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Far-Right Activists Charged Over Robocalls That Allegedly Targeted Minority Voters

A ballot drop box in Detroit where voters can drop off absentee ballots instead of using the mail.
A ballot drop box in Detroit where voters can drop off absentee ballots instead of using the mail.

Michigan's attorney general filed felony charges Thursday against two far-right activists who allegedly coordinated a series of racist robocalls that discouraged voters in Detroit and other cities from participating in the November election.

Jack Burkman and Jacob Wohl are each being charged with four felony counts, including intimidating voters and conspiracy to commit an election law violation.

The robocalls came from a nonexistent group called the "1599 project" and falsely warned recipients that voting by mail would result in being "finessed into giving your private information to the man."

Burkman and Wohl are known far-right conspiracy theorists who promote disinformation online and have made attempts to frame public figures such as Pete Buttigieg, Sen. Kamala Harris and Dr. Anthony Fauci for various made-up scandals.

Michigan Attorney General Dana Nessel said in a press release that the calls were made in August to almost 12,000 residents with phone numbers from the 313 area code that covers Detroit. An investigation found that attorneys general in New York, Pennsylvania, Ohio and Illinois received complaints about similar phone calls being placed to cities with large minority populations.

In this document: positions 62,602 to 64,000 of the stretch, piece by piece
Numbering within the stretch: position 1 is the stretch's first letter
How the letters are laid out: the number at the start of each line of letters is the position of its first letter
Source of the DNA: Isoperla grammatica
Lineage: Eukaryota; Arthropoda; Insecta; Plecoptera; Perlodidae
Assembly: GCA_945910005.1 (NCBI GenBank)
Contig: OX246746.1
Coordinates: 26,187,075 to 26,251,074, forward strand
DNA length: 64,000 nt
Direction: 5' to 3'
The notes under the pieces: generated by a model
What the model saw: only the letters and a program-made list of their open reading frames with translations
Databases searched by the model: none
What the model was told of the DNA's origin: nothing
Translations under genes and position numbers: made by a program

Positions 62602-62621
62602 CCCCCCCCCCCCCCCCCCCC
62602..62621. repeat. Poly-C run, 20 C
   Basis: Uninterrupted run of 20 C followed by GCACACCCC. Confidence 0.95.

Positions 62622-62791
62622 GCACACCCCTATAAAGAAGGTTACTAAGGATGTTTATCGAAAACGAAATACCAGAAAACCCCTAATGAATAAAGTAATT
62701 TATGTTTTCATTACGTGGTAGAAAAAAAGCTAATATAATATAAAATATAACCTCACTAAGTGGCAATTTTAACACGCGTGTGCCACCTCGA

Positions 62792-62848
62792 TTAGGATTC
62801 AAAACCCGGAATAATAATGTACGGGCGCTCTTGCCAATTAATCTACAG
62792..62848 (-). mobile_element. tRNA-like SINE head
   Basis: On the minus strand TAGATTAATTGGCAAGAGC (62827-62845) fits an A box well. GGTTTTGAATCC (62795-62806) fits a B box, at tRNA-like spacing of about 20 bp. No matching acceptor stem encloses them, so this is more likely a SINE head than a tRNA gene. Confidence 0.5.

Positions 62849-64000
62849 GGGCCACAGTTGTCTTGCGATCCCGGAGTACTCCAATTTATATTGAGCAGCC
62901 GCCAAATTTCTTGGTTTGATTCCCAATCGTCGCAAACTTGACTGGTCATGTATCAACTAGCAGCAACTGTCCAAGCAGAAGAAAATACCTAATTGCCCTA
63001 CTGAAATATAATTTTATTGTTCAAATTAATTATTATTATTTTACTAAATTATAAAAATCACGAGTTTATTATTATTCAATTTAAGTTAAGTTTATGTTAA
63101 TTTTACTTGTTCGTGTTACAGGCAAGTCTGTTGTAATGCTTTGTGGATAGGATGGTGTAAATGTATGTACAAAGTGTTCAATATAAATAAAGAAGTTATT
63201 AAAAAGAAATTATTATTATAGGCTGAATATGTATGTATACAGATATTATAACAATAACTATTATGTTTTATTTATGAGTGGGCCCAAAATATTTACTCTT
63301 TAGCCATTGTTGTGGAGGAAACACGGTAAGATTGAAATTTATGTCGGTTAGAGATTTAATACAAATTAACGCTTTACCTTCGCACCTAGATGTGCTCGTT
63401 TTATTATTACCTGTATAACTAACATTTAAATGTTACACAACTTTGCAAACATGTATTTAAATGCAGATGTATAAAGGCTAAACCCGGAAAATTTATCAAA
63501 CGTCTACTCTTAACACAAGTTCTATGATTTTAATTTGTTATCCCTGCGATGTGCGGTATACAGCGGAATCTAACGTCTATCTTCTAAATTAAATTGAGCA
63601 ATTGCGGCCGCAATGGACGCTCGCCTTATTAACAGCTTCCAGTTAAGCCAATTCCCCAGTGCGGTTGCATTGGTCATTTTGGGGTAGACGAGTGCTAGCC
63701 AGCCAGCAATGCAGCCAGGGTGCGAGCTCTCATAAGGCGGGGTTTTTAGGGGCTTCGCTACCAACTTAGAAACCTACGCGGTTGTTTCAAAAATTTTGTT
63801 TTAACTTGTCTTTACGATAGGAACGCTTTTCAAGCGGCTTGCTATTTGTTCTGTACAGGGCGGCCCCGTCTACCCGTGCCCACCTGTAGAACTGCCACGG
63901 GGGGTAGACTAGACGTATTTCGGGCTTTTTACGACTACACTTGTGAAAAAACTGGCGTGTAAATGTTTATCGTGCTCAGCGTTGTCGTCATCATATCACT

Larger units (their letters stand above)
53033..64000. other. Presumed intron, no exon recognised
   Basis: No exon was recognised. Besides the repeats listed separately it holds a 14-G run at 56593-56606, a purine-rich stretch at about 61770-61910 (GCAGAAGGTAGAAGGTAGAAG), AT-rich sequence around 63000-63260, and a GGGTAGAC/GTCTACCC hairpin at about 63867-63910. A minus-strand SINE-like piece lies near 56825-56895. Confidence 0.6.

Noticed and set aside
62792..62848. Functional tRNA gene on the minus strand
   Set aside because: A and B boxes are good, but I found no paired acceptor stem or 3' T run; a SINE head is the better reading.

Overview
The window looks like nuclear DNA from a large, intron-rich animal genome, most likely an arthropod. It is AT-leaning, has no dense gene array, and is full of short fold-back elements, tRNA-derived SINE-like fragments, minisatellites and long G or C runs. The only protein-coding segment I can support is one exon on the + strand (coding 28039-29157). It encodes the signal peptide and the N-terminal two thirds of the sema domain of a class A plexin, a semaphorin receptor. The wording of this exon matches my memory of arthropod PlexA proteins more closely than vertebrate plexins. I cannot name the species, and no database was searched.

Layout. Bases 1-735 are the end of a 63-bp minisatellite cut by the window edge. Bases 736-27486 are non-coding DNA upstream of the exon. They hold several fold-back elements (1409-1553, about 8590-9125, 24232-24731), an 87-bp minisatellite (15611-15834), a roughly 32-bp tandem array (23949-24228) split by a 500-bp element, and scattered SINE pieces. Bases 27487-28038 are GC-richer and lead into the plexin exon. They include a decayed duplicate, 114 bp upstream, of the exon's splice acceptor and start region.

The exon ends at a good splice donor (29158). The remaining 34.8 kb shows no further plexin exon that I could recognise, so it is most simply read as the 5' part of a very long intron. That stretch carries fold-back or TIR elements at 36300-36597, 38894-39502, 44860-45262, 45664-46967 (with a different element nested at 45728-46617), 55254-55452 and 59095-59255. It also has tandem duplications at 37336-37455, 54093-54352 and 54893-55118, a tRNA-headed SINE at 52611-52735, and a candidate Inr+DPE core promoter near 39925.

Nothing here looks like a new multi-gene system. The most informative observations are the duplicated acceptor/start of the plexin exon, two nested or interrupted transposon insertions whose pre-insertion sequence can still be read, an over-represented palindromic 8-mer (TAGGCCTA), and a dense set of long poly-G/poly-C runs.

"Any effort to interfere with, intimidate or intentionally mislead Michigan voters will be met with swift and severe consequences," Nessel wrote in a statement. "This effort specifically targeted minority voters in an attempt to deter them from voting in the November election."

In the calls, the robocaller told recipients to "beware of vote by mail" and falsely said that doing so would feed personal information into a database accessible to the police pursuing warrants, credit card companies collecting debts and the Centers for Disease Control and Prevention aiming to track people for mandatory vaccines.

All of these claims are false, and the caller provides no evidence to back them. There is no evidence of widespread fraud associated with voting by mail.

Still, President Trump continues to sow doubts about voting by mail, without evidence.

Democrats are concerned about voter intimidation amid Republican efforts to dispatch tens of thousands of poll watchers across the country.

Until 2018, the Republican National Committee had been under a 1980s-era consent decree after a federal judge found Republicans had stationed off-duty police officers in some minority precincts and sent targeted mailings to minority voters warning about penalties for violating election laws.

That consent decree has now expired, allowing Republicans to organize poll watching and other "ballot-security" efforts.

Neither Burkman nor Wohl's attorney immediately responded to NPR's request for comment.

Copyright 2022 NPR. To see more, visit https://www.npr.org.

Sam Gringlas is a journalist at NPR's All Things Considered. In 2020, he helped cover the presidential election with NPR's Washington Desk and has also reported for NPR's business desk covering the workforce. He's produced and reported with NPR from across the country, as well as China and Mexico, covering topics like politics, trade, the environment, immigration and breaking news. He started as an intern at All Things Considered after graduating with a public policy degree from the University of Michigan, where he was the managing news editor at The Michigan Daily. He's a native Michigander.